Government warned to 'pay up' or 300,000 public servants will strike
A union president has warned the Government to "pay up or face the consequences" of coordinated industrial action by all public servants ahead of crucial new talks.
Ann McGee, of the Civil, Public and Services Union (CPSU), demanded that pay rises should be given on top of wage increases that would mark the refund of pay cuts that were suffered during the recession.
Speaking at the union's annual delegate conference in Killarney, she said the patience of its 9,500 members was now "threadbare" and warned that all 300,000 public servants may join a campaign of industrial action if demands are not met.
She was speaking ahead of talks next month between public-sector unions and the Government on a pay deal to succeed the Lansdowne Road Agreement.
Delegates at the conference supported a motion to ballot on industrial action - up to strike action - if the Government refuses by June to abolish extra hours they work for free.
The motion means they will ask other civil service unions whose members work a longer working week to support them.
The additional unpaid hours were agreed under a previous public-sector pay deal and mean lower-paid civil servants do 27 extra minutes a day, or two additional hours a week.
"This conference has a significant role to play in driving our campaign for fairness and a real pay increase in the talks due to begin in May," Ms McGee said.
"Let us not shirk the message. Pay up or face the consequences - consequences that include co-ordinated industrial action by all public service unions.
"We have been patient but that patience is now threadbare."
She said the union welcomed the Government decision to bring forward a €1,000 pay rise due under the Lansdowne Road Agreement to April 1 this year - from next September.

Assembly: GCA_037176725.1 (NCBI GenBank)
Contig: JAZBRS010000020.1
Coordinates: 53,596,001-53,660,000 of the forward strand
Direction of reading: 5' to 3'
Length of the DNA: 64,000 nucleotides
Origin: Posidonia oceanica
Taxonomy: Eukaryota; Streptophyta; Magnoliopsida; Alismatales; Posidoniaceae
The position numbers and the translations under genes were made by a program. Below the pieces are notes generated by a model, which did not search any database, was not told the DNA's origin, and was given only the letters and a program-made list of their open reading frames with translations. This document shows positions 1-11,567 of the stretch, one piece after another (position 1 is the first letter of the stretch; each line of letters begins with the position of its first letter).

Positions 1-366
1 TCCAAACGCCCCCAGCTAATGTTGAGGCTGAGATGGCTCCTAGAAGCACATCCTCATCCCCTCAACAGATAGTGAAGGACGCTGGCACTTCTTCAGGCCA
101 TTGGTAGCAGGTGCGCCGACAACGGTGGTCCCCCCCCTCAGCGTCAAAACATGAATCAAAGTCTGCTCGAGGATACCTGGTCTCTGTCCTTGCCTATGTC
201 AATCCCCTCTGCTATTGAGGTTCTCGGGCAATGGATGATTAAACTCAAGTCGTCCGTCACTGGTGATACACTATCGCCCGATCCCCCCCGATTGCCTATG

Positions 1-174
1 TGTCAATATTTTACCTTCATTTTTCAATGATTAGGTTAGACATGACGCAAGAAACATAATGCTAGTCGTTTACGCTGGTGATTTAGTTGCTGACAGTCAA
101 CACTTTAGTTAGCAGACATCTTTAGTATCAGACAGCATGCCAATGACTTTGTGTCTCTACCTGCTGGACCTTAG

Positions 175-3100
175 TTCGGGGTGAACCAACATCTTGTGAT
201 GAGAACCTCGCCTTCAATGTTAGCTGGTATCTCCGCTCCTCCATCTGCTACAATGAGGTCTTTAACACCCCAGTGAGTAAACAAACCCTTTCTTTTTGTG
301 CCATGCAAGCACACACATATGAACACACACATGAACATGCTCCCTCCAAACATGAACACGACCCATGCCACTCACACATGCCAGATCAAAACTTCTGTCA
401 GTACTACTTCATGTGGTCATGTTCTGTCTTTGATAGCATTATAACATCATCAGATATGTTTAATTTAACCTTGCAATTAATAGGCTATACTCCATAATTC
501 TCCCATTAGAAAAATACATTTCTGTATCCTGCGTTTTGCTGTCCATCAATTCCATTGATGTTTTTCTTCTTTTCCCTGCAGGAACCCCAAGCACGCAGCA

This was to compensate public servants as they did not benefit from a €50m pay package given to gardaí to call off strikes.
However, she described the payment as a "downpayment" and said it was "not enough to address the imbalance" caused by the Garda deals brokered late last year.
Ms McGee said there was an unquestionable moral justification for the pension levy to be removed and pay to be fully restored to members earning less than €38,000 at the talks.
But she said any new deal must go further and give "real" pay increases, especially to those on lower starting points on the salary scale introduced during the financial crisis.
She said members wanted the removal of unpaid additional hours as they amounted to an "effective 6pc pay cut".
Tony Gallagher, of the Letterkenny branch, spoke in favour of the motion to ballot for industrial action if the Government does not abolish the hours by June.
He argued that members would have a mandate for industrial action in their "back pocket".
Mr Gallagher said this would strengthen the union's position in the forthcoming talks.
The union should be prepared to set out its "stall", he said, and stand up for something "at last" after nine years.